Tenderizing Steak Marinade Recipe

To marinate or not to marinate? Before you cook that pricey steak — and they're all pricey these days — this is a question you must ask yourself, as marinating isn't something that can be done at the last second. As a rule of thumb, recipe developer Christina Musgrave advises that "Cheaper cuts of steak are best marinated," adding that "A basic strip steak is always a great candidate for a marinade." She does, however, note that should your budget run to filet mignon, there's no need to marinate.

So what's in this marinade? Musgrave says that a combination of vinegar, lemon juice, and soy sauce are all used to break down the proteins in the steak, thus making it more tender and, she assures us, "juicy and delicious" to boot. She also says that her special ingredient is a hint of cayenne, something she says "adds just a pinch of spice to the marinade." Not only does this marinade work well with steak, but she also says "This would be great on chicken or pork."

Gather the ingredients for this tenderizing steak marinade

This marinade includes 2 types of fresh produce: garlic, plus some juice from a lemon. You'll also need a few bottled condiments: soy sauce, Worcestershire sauce, olive oil, and balsamic vinegar. Add in some salt, pepper, and cayenne, and you're good to go.

Combine the ingredients and marinate the steak

First things first: Squeeze the lemon and measure out the necessary amount of juice, then peel and mince the garlic. Combine these ingredients with the soy sauce, Worcestershire sauce, oil, vinegar, salt, pepper, and cayenne, and stir until everything is well-combined.

Place you steak in a plastic bag, a casserole dish, or a large non-metal bowl, and pour the marinade on top. Let the steak sit in the marinade for at least an hour, and up to 8 hours. If you're opting for a longer period of time, put the steak in the refrigerator for food safety reasons — the USDA recommends that meats and other perishables not be left out at room temperature for more than 2 hours.

Leave the marinade on the steak as it cooks

If you're wondering whether you need to dry off the steak when it's time to cook it, Musgrave says no. As she tells us, "I like to keep some of the marinade on the steak while cooking." You can cook the steak any way you like, although Musgrave notes that "Pan searing for a few minutes per side, or grilling are great methods for cooking a marinated steak."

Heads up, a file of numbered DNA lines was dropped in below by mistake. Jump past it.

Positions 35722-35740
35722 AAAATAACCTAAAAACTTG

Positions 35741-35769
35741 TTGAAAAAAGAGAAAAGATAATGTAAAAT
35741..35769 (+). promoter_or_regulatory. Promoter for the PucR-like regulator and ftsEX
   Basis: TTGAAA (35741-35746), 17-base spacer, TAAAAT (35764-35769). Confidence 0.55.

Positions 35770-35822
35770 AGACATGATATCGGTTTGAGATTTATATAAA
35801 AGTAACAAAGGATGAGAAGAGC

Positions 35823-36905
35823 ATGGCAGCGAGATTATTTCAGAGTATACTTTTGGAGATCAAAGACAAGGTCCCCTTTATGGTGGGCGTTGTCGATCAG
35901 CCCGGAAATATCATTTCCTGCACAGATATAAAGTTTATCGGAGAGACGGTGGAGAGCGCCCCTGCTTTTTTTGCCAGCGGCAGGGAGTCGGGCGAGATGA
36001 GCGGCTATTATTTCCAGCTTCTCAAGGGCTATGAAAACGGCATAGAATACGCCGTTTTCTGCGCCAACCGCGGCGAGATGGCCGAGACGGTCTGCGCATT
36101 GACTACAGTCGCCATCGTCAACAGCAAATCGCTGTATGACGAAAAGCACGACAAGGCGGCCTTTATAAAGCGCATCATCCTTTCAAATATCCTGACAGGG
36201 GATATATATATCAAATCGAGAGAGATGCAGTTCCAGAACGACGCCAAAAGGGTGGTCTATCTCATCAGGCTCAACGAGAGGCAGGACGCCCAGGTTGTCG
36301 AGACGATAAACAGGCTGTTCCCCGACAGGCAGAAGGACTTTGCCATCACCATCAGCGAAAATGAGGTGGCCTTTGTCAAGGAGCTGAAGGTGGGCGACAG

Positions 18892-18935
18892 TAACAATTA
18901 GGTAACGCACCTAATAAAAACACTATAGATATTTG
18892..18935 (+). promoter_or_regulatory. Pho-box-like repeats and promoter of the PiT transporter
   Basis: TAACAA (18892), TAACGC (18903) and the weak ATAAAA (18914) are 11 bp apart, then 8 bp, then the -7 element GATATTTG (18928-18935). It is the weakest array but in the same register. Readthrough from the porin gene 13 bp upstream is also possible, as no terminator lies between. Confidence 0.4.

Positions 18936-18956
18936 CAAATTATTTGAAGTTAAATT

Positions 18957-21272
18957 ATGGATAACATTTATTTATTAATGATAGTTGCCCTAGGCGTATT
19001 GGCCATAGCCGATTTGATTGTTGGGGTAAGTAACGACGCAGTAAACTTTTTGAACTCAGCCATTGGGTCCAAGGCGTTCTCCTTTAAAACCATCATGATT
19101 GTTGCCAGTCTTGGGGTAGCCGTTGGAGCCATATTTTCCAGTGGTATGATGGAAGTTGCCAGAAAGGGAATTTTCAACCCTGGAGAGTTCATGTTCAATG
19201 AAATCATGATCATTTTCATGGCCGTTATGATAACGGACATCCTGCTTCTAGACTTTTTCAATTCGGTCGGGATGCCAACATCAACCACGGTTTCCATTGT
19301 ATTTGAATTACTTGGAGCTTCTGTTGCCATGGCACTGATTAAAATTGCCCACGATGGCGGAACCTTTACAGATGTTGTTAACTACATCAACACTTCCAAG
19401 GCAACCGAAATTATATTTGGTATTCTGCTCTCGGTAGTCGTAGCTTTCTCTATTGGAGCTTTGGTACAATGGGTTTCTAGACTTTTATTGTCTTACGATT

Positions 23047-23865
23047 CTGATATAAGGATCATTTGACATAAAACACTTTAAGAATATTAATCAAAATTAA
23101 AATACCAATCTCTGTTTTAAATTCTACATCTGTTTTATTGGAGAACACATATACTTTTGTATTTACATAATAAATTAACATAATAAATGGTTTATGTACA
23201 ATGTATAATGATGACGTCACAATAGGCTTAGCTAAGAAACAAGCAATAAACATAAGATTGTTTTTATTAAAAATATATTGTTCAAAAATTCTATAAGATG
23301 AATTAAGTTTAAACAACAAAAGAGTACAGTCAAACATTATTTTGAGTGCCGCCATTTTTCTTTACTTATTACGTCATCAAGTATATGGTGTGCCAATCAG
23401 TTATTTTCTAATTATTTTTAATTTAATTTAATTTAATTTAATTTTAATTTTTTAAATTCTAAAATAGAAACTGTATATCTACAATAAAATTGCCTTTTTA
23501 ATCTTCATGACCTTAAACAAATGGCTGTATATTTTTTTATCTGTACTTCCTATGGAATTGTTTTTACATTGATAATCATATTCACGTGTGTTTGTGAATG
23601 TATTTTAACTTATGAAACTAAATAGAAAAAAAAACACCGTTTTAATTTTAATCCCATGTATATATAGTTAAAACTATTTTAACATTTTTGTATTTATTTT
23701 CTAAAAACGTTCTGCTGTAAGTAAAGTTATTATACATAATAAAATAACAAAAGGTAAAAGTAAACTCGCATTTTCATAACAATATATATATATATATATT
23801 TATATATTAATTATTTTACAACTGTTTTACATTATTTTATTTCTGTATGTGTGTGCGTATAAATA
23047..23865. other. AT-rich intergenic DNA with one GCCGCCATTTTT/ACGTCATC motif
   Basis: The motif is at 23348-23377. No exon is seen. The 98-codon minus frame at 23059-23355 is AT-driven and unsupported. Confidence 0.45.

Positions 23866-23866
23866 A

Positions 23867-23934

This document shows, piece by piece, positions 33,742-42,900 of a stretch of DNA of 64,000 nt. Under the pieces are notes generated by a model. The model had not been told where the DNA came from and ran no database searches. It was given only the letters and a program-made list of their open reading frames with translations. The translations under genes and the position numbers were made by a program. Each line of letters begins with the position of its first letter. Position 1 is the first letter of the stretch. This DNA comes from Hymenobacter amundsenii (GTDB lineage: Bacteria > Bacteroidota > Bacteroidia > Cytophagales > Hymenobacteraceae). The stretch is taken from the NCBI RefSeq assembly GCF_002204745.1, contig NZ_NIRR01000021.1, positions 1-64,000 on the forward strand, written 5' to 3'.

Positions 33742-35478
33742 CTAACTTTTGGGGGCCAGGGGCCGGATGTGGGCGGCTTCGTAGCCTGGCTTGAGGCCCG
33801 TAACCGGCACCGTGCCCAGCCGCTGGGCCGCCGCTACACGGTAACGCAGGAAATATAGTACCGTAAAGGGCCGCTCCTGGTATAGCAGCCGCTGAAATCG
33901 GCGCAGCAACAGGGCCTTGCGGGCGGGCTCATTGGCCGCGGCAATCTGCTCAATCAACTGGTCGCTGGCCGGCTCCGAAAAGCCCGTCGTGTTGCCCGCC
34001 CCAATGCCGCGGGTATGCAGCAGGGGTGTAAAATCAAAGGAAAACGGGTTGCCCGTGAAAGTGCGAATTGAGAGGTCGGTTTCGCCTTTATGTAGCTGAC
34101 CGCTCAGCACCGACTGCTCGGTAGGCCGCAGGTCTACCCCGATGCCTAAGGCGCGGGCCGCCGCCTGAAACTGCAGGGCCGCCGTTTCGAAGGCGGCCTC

No need to discard the leftover marinade

Once you take the steak out of the marinade, should you just pour it down the drain? No, there's no need to waste the ingredients. Instead, Musgrave recommends "Once the steaks are done cooking, add ... the marinade to the pan to reduce into a sauce." As a precaution against food-borne illness, however, you should bring it to a boil and cook it for at least 5 minutes to guard against any contamination from the uncooked meat.

Tenderizing Steak Marinade Recipe
5 from 88 ratings
This easy steak marinade with a hint of cayenne pepper is a good way to add flavor to beef. And that added kick of heat? It'll hook you on this recipe.
Prep Time
Cook Time
sliced steak with marinade bowl
Total time: 5 minutes
  • ¼ cup soy sauce
  • ¼ cup Worcestershire sauce
  • ¼ cup olive oil
  • 2 tablespoons balsamic vinegar
  • 1 tablespoon lemon juice
  • 2 cloves garlic, minced
  • ½ teaspoon salt
  • ½ teaspoon black pepper
  • ⅛ teaspoon cayenne pepper
  1. Combine the ingredients, mixing until thoroughly combined.
  2. Pour the marinade over the steak in a zip-top bag or non-metal dish.
  3. Marinate the steak for 1-8 hours.
  4. Cook the steak as desired.
Calories per Serving 152
Total Fat 13.6 g
Saturated Fat 1.9 g
Trans Fat 0.0 g
Cholesterol 0.0 mg
Total Carbohydrates 6.5 g
Dietary Fiber 0.3 g
Total Sugars 3.1 g
Sodium 1,046.4 mg
Protein 1.5 g
The information shown is Edamam’s estimate based on available ingredients and preparation. It should not be considered a substitute for a professional nutritionist’s advice.
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